Friday, December 23, 2016
The Hired Girl, by Laura Amy Schlitz
The result is an utterly captivating story that presents an unusual heroine who is both tempestuous and intelligent, but also sensitive and fragile. In depicting her as such, Schlitz captures the volatile world of a fourteen year-old who is curious and motivated, yet still prone to romantic fancies and fantasies. Joan/Janet is strong willed and driven, but utterly prone to bad choices and impetuous behavior in a way that is hard not to love.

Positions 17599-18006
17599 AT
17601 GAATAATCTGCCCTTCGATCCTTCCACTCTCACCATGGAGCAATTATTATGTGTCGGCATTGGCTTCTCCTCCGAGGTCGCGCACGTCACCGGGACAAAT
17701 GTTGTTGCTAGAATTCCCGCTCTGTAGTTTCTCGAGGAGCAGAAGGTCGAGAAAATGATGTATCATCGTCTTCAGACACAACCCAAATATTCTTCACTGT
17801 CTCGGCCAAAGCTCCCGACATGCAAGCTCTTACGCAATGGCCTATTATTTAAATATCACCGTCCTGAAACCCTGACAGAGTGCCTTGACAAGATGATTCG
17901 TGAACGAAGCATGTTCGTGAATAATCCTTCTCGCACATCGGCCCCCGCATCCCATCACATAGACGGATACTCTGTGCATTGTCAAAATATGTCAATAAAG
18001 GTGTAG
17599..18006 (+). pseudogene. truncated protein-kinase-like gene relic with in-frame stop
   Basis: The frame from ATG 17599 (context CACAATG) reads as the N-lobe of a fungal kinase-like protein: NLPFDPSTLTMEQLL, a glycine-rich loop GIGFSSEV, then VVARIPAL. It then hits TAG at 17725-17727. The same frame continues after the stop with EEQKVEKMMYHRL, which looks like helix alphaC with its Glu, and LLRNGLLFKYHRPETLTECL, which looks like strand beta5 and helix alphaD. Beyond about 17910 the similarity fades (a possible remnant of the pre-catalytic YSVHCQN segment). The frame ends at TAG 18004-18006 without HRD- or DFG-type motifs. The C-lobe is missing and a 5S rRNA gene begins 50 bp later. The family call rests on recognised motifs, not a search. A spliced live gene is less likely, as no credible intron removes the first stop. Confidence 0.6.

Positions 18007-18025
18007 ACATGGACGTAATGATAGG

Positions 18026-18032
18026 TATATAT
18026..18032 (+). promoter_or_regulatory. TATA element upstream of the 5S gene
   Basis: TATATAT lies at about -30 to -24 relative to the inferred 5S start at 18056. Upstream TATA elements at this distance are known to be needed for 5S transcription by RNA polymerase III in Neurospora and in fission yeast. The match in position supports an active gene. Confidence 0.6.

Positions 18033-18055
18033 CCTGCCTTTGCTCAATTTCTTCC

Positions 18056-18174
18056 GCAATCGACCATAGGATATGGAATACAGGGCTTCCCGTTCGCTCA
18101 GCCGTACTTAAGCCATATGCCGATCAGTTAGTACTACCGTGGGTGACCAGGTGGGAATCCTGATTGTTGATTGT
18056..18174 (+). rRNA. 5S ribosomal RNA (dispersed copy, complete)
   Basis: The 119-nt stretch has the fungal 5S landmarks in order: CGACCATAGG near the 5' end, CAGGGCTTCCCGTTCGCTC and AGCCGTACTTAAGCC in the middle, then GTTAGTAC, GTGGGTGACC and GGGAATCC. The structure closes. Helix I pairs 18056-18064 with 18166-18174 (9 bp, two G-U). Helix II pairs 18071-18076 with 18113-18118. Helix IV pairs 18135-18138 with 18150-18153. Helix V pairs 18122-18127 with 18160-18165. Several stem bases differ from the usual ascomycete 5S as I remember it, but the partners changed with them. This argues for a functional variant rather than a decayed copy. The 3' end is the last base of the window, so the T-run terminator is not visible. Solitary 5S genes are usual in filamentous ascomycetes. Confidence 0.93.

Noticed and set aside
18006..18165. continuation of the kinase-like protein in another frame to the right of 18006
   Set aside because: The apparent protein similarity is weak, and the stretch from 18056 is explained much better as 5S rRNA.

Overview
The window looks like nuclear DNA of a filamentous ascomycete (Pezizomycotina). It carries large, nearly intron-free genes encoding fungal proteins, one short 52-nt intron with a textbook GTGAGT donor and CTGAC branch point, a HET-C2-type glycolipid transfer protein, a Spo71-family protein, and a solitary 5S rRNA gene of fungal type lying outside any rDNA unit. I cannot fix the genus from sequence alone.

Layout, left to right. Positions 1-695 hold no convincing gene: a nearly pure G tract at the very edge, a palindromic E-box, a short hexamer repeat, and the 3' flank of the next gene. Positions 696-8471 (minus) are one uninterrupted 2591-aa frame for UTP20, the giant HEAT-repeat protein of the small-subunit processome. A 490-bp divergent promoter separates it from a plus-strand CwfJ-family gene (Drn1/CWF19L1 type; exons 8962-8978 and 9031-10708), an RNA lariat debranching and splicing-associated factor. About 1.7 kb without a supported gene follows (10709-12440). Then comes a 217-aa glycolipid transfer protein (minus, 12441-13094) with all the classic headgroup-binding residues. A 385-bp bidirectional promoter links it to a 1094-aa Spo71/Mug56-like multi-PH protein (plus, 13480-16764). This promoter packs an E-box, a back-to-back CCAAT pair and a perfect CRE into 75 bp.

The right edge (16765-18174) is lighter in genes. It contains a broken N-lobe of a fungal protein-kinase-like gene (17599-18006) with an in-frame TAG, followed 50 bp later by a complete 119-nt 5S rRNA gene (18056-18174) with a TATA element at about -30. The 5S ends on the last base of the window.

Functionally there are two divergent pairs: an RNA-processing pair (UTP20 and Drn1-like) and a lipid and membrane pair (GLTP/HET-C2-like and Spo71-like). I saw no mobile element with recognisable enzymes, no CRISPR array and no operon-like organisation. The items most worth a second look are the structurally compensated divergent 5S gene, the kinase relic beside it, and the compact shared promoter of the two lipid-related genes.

But most of all, I loved the story of Janet's search for self. This is taken on all levels as she searches for love, respect, dignity, and faith. In particular, her moment of transcendence as she experiences the Divine (on pp 352-353) is worthy of the greatest religious thinkers and is a stunning appearance in the context of a novel written for teens.
This is an ambitious work that stretches the traditional boundaries of Young Adult literature. That the novel is also a respectful treatment of American Judaism and a well-researched piece of historical fiction is an added plus.
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